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posted: 4/1/2012 7:41 PM

Maybe this Bulls loss meant little, or so they can hope

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  • Bulls guard Derrick Rose, from left, guard John Lucas III and forward Brian Scalabrine watch from the bench in the third quarter of Sunday's lopsided loss at Oklahoma City.

    Bulls guard Derrick Rose, from left, guard John Lucas III and forward Brian Scalabrine watch from the bench in the third quarter of Sunday's lopsided loss at Oklahoma City.
    Associated Press


The Bulls aren't as bad as they played Sunday and Oklahoma City isn't as good.

At least the Bulls better hope that's true.

The Thunder won 92-78 after the Bulls trailed by 30 points. No big deal, really.

The Bulls better hope it isn't.

This entire NBA season is like a series of baseball spring-training exercises or NFL exhibition scrimmages.

Win and say you're ready for when everything counts, in this case the NBA playoffs. Lose and say you were working out the kinks for the playoffs.

Basketball's regular season this year, especially for the elite teams, is more about preparation than qualification. The compressed schedule, 66 games in four months, has rendered what you see to be nowhere near what you get.

When Miami is drubbed on the road, which happened again Sunday at Boston, Heat players say there's nothing to worry about: "We're bored we're tired we'll get a second wind for the second season."

That sounds a lot like a pitcher saying that the results don't matter as much as emerging from a spring-training outing healthy. Then again, maybe it's more like a linebacker emerging from the first week of practice saying that it's time to hit somebody in a different uniform.

Just about every NBA game now has to be shipped to an FBI lab in Virginia to be forensically analyzed. Which team had more healthy players? Which benefited from a more favorable schedule? Which came in with more momentum?

Let's take a closer look at a couple of recent Bulls games.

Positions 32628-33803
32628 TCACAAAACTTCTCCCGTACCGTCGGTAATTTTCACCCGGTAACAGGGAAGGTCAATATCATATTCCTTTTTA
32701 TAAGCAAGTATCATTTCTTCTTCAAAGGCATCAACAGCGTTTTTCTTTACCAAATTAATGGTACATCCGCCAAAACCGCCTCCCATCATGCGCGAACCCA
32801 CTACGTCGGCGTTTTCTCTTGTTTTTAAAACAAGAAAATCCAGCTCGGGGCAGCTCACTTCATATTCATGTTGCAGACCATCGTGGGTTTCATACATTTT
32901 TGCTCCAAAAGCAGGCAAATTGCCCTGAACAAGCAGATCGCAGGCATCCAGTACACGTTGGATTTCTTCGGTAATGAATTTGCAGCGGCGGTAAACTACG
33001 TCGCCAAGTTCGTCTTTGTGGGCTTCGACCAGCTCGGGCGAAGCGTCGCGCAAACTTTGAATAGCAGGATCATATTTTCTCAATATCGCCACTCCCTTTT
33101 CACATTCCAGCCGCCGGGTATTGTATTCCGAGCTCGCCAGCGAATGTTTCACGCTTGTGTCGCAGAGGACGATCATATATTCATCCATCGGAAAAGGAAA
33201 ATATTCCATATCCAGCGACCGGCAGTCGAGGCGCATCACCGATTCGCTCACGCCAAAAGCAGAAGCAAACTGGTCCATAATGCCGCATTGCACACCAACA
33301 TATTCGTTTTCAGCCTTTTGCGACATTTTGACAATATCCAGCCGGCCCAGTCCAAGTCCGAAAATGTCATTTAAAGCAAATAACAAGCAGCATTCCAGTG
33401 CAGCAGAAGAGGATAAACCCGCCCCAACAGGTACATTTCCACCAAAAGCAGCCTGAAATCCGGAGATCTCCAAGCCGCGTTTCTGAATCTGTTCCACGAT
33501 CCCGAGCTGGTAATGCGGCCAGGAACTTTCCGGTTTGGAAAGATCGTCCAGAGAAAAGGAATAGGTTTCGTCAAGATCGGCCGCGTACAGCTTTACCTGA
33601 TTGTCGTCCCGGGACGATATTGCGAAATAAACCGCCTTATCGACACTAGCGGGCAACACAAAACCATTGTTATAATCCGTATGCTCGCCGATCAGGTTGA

The loss at Oklahoma City came with the rumored starting backcourt of Derrick Rose and Rip Hamilton still unavailable because of injuries.

The Thunder might be better even when the Bulls are healthy. With Rose and Hamilton missing, the Bulls might as well have their behind-the-back dribbles tied behind their backs.

So this loss can be dismissed.

Now let's look at the Bulls' most impressive recent victory, last week's 98-77 walkover at Atlanta.

Coming over a decent Hawks team, it would be an encouraging indicator if this season's maniacal schedule hadn't had the Hawks playing their fifth game in six days.

Fifth game in six days! Maybe Kentucky really could beat an NBA team that was playing its fifth game in six days. Maybe Illinois could.

So this victory can be dismissed, too.

What shouldn't be overlooked is that with the exception of the game at Atlanta, the Bulls haven't looked for a while like the team they want to be.

Maybe most disturbing is that two high-scoring teams, Denver and Oklahoma City, dismantled the defense-minded Bulls during the past week.

But even that could be a function of Rose not being around to control the tempo of the game for the Bulls. Sometimes the best defense really is a good offense, and the Bulls don't have enough offense without Rose and Hamilton.

Add up all these results and all these developments and all these schedule quirks and all these health factors well, what you have is a mysterious NBA limping toward the playoffs later this month and depending on who shows up healthy on whose roster.

So the Thunder looked like the league's best team Sunday and the Bulls looked like the worst.

Make what you want of it, but you can't take too much from it.

At least the Bulls better hope that's the case.

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